Superpower gap begins to narrow -- slightly. General guidelines on arms pact may yet emerge at coming summit

Now that the superpowers have tossed nuclear arms proposals at each other, the paramount question is whether they will begin serious negotiation. As US Secretary of State George P. Shultz and national security adviser Robert C. McFarlane talk with Soviet leader Mikhail Gorbachev and other officials in Moscow today and tomorrow, the superpowers appear to be inching their way toward agreeing on a statement of general arms principles at the upcoming summit. But the sides are still far apart on a substantive agreement.

``This isn't a negotiation yet,'' says Helmut Sonnenfeldt, a former key aide on the National Security Council staff. ``In firing volleys of proposals they have begun to come a little closer, but they need very intensive talks.''

Secretary Shultz -- en route to Moscow -- acknowledged that the most that could be done at the summit is to give a ``political impulse'' to the Geneva arms negotiators. This could lead to a full-scale agreement later.

The largest obstacle to an accord remains the President's unwillingness to offer any concession on ``star wars,'' the Strategic Defense Initiative (SDI) -- which the Soviets seek to curb. But the administration may be trying first to nail down parameters of an agreement on offensive nuclear weapons before playing its SDI card.

Even moderates in the arms control community voice interest in the new US proposal offered at the Geneva talks Friday. The proposal is largely a modification of previous US positions, but the differences between US and Soviet proposals are being narrowed. ``I'm still skeptical but more optimistic than I've been,'' says Thomas K. Longstreth, an expert at the Arms Control Association. ``A framework seems to be coming into place.''

According to administration officials, the US proposal embraces the general Soviet concept of a 50 percent cut.

The US proposal includes these basic elements:

A common ceiling of 4,500 warheads on land-based and sea-based missiles. (The Soviets have about 9,000 warheads and the US about 8,000). This compares with the earlier US proposal of 5,000.

The Soviet proposal calls for limiting nuclear ``charges'' -- missile warheads, air-launched cruise missiles, and bombs -- to a common ceiling of 6,000.

A limit of 3,000 on Soviet land-based warheads, which would mean a cut by more than one half of current level. This compares with the limit of 3,600 land-based warheads proposed by Moscow and 2,500 previously offered by the US.

A limit of 350 long-range bombers; the earlier US offer was 400.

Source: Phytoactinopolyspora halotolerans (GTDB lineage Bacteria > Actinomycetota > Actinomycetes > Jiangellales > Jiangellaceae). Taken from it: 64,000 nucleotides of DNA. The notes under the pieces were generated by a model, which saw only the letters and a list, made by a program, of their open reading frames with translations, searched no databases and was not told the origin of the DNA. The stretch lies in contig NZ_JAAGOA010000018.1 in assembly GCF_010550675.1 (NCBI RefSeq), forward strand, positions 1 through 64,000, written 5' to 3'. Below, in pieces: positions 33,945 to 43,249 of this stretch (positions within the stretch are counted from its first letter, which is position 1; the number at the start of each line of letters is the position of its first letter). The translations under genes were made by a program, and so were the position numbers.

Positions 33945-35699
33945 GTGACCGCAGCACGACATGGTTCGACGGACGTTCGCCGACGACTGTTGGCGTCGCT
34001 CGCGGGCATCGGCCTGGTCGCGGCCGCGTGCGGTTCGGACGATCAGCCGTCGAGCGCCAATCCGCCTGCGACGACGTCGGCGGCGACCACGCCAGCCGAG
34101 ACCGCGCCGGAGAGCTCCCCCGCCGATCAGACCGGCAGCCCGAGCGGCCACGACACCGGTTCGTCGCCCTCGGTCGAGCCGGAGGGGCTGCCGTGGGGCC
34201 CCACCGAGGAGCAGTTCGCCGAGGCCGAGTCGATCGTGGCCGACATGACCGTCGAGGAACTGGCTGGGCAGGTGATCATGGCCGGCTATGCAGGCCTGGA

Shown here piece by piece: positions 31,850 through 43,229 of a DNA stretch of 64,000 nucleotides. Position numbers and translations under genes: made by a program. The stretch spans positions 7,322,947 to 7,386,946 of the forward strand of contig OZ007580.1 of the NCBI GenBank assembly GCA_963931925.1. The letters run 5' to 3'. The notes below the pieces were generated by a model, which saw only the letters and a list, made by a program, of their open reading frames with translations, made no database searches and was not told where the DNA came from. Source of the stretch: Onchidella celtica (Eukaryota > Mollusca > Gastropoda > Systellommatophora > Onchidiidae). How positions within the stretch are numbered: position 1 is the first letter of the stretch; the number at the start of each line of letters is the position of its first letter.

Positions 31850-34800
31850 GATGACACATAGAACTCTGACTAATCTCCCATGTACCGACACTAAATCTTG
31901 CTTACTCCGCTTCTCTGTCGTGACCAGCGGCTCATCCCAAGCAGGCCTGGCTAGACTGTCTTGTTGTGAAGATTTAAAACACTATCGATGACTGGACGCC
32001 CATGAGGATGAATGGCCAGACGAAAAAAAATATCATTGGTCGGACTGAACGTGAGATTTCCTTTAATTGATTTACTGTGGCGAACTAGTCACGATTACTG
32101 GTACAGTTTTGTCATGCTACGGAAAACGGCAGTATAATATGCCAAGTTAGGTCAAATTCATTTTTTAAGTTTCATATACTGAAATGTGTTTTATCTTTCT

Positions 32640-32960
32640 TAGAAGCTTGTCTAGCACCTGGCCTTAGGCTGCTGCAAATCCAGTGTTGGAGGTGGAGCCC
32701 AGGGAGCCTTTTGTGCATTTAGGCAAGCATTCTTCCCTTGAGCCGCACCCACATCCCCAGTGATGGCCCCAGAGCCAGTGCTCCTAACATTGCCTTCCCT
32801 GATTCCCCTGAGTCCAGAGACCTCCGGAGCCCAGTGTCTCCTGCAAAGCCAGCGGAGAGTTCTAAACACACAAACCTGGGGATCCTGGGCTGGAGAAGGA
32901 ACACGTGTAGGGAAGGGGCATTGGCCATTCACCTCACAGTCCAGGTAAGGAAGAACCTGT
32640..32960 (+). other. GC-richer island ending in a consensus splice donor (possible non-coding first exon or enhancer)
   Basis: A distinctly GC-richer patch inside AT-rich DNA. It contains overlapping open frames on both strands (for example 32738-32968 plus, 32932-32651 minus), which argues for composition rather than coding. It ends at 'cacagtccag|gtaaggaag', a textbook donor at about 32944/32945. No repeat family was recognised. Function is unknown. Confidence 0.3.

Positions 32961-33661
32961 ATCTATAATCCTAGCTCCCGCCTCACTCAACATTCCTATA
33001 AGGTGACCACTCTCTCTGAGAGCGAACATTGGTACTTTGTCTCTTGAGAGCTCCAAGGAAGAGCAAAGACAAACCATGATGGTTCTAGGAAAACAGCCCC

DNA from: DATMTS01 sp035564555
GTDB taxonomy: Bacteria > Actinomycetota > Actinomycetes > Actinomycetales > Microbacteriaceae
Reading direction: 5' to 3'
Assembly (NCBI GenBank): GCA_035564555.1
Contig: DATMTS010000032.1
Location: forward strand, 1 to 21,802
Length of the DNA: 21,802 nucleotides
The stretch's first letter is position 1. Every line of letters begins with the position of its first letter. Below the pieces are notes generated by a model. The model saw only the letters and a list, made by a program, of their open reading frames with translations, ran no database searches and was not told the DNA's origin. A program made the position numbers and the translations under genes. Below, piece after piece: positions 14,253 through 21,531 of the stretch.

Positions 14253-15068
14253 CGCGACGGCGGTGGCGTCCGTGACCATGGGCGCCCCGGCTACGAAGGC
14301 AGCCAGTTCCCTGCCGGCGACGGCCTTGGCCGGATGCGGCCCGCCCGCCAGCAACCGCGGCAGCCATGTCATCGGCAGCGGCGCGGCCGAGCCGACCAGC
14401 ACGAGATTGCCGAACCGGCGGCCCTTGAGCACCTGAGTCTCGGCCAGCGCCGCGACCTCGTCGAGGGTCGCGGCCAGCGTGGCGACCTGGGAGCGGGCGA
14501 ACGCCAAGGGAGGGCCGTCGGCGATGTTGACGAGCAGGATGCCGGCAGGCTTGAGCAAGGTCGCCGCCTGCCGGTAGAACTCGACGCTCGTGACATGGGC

A limit of 1,500 air-launched cruise missiles, or half the number projected for future production. Previously the US proposed a limit of 4,000. The Soviets propose banning all long-range cruise missiles.

A ban on deployment of mobile land-based nuclear missiles -- a position that overturns the administration's earlier decision to build the Midgetman missile as recommended in the Scowcroft Commission report in 1983. The President appointed the commission to review the US strategic modernization program.

A limit of about 140 medium-range missile launchers on each side in Europe, with British and French forces to be excluded from any agreement.

The US will soon have close to the 140 launchers, including Pershing-IIs and ground-based cruise missiles; the Soviets now have 243 SS-20s targeted on Europe. The US proposal also calls for cuts in the SS-20s deployed in Asia.

Prospects have improved for an early agreement on intermediate-range weapons in Europe, now that Moscow has signaled a willingness to separate the medium-range talks from the other two Geneva negotiations, concerning strategic weapons and space-based defenses. But arms experts believe an agreement will require the US to make some concession on its Pershing-II missiles, which can reach Moscow in minutes.

It is also believed that Moscow will not sign any accord that restrains their entire arsenal against the US but does not consider the British and French forces, that will eventually have some 1,300 nuclear warheads.

Critics of the new US proposal say the administration is still trying to restructure the Soviet strategic forces, which rely primarily on land-based missiles. ``Essentially we're telling them: either limit your force to 300 of the big ones [SS-18s] or build new smaller ones, and that they will not do,'' says Barry Blechman, an expert at the Johns Hopkins University.

John Steinbruner of the Brookings Institution agrees that success of the negotiations will hinge in part on the future of the large Soviet land-based missiles. He suggests that if the Soviets were willing to reduce their SS-18s (while the US curbs its MX missile), the offer would be so attractive the administration would have to respond.

On the US side, experts agree, there has to be some resolution of the SDI issue. The President, in announcing the US counteroffer, did not use the terms ``development'' or ``testing'' with respect to SDI research on exotic defense technologies.

This may leave the door open for eventually drawing a line between SDI testing for the purpose of technical assessment and the building of prototypes, which the Soviets oppose.

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